Bush Unveils Details of $1.96T Spending Plan
President Bush yesterday offered Congress his detailed FY 2002 budget proposal, a $1.96 trillion spending package that would "make modest reductions" in a number of government programs -- including many health-related initiatives -- and "give the government a more conservative cast," the Washington Post reports (Kessler/Goldstein, Washington Post, 4/10). Under Bush's budget plan, the federal government would increase discretionary spending on domestic programs by 4%, a "crucial underpinning to Bush's prime domestic objective" -- his 10-year, $1.6 trillion tax cut package. "This budget funds our needs without the fat," Bush said, adding, "It represents compassionate conservatism" (Kessler/Goldstein, Washington Post, 4/10). Two-thirds of the spending increases would fund six programs, including Medicare, Medicaid and NIH (Pear, New York Times, 4/10). According to the Los Angeles Times, Bush's budget "makes room" for his tax cut by "holding down most domestic spending" and providing "smaller increases" than Democrats have proposed for programs such as Medicare (Rubin, Los Angeles Times, 4/10). "The president has laid out a fair and responsible budget. It proves we can make important investments in education, defense and health care and return at least $1.6 trillion back to the taxpayers who created the surplus," House Majority Leader Dick Armey (R-Texas) said, adding, "It's not only fair, it's the right thing to do" (Godfrey, Washington Times, 4/10).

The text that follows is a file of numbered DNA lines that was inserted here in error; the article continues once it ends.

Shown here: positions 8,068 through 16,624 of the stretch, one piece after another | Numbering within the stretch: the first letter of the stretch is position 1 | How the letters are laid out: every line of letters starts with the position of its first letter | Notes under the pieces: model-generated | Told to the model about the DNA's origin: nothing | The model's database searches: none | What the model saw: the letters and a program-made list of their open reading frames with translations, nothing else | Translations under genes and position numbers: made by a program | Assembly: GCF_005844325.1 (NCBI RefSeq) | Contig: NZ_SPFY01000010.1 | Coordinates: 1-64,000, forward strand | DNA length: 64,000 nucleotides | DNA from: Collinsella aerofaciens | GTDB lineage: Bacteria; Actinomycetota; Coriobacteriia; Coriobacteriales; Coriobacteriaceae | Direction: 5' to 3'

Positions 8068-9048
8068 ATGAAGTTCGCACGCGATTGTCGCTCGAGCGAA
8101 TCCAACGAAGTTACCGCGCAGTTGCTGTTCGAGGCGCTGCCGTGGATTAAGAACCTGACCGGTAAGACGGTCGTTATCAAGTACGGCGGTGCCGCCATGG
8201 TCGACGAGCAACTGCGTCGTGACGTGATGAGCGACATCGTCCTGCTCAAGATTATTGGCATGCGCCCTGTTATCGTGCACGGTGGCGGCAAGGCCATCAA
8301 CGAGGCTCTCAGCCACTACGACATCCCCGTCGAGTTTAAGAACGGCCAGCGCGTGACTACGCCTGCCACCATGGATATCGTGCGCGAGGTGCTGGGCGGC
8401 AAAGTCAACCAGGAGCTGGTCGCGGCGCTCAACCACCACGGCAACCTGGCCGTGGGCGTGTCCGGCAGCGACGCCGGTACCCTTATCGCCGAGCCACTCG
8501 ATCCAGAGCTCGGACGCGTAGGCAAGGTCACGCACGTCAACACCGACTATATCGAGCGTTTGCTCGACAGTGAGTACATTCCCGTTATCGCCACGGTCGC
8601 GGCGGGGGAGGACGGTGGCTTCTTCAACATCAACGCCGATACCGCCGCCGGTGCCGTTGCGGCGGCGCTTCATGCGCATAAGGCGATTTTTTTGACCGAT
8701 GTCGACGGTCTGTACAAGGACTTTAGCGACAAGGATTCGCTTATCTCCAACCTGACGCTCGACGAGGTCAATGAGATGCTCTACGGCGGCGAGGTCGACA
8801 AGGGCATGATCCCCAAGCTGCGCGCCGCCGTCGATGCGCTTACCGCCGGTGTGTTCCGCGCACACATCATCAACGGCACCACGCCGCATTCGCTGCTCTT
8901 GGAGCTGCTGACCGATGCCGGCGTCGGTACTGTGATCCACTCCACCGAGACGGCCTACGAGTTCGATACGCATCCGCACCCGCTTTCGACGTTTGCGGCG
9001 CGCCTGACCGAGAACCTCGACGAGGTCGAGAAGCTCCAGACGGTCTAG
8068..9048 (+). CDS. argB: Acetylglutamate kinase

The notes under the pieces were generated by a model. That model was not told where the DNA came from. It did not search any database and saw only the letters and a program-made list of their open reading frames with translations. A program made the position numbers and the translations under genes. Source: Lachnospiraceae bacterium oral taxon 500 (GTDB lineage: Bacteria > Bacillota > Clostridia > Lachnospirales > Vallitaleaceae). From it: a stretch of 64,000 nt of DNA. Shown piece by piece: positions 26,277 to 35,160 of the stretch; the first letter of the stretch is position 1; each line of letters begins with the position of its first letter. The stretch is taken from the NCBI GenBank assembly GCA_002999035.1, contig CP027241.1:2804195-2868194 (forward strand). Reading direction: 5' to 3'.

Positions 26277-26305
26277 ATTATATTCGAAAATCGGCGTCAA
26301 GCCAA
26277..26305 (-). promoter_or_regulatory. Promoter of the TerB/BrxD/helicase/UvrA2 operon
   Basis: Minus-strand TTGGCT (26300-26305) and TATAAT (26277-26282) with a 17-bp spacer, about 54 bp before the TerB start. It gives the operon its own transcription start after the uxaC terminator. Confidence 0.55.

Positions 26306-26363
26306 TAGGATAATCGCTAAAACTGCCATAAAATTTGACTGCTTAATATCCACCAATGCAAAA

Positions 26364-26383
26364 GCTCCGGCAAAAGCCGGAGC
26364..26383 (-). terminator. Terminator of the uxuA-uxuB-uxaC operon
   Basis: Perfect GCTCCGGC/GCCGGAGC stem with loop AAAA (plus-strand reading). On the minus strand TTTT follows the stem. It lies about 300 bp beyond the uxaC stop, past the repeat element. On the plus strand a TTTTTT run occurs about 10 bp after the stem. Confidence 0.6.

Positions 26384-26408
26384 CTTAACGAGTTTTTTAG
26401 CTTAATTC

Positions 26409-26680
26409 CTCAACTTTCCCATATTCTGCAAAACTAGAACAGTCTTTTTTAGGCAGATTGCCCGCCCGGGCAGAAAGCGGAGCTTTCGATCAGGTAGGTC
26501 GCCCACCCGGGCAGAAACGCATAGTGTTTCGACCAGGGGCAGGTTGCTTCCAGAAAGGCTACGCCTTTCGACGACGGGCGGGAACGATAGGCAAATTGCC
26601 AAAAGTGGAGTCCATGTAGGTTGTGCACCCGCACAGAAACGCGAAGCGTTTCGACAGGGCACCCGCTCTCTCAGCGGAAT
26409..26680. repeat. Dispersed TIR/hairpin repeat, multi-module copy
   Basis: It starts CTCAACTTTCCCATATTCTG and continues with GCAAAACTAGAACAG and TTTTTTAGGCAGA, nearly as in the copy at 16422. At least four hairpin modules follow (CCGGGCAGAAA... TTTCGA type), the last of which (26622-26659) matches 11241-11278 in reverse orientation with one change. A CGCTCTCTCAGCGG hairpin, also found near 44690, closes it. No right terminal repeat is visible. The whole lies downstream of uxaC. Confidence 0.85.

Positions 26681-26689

Under Bush's budget package, HHS would receive a 5.2% funding boost, increasing the agency's discretionary budget to $56.7 billion (Toner, New York Times, 4/10). NIH emerged as the "biggest winner" in HHS, with Bush requesting a $2.75 billion, or 13.5%, increase for the agency's budget in FY 2002. The increase will allow NIH to support 34,000 research grants -- including more than 9,000 "new and competing" grants --and "vastly increase" funding for the Office of Research on Women's Health by $28 million, to about $50 million, boost spending by 20% for the new National Center for Minority Health and Health Disparities to $158 million from $132 million and increase overall spending on AIDS research by 11.5% to $2.5 billion. In addition, NIH plans to spend $42 million to develop smallpox and anthrax vaccines as part of an antibioterrorism initiative administered jointly with the CDC. Bush also proposed $124 million in additional spending for community health centers, which treat "largely uninsured" patients in urban and rural communities, to fund 100 new centers and the expansion of 100 existing facilities (Washington Post, 4/10). HHS Secretary Tommy Thompson said that in next year's budget, HHS programs "are going to be scrutinized a lot more. There will be a lot more changes" (Kessler/Goldstein, Washington Post, 4/10).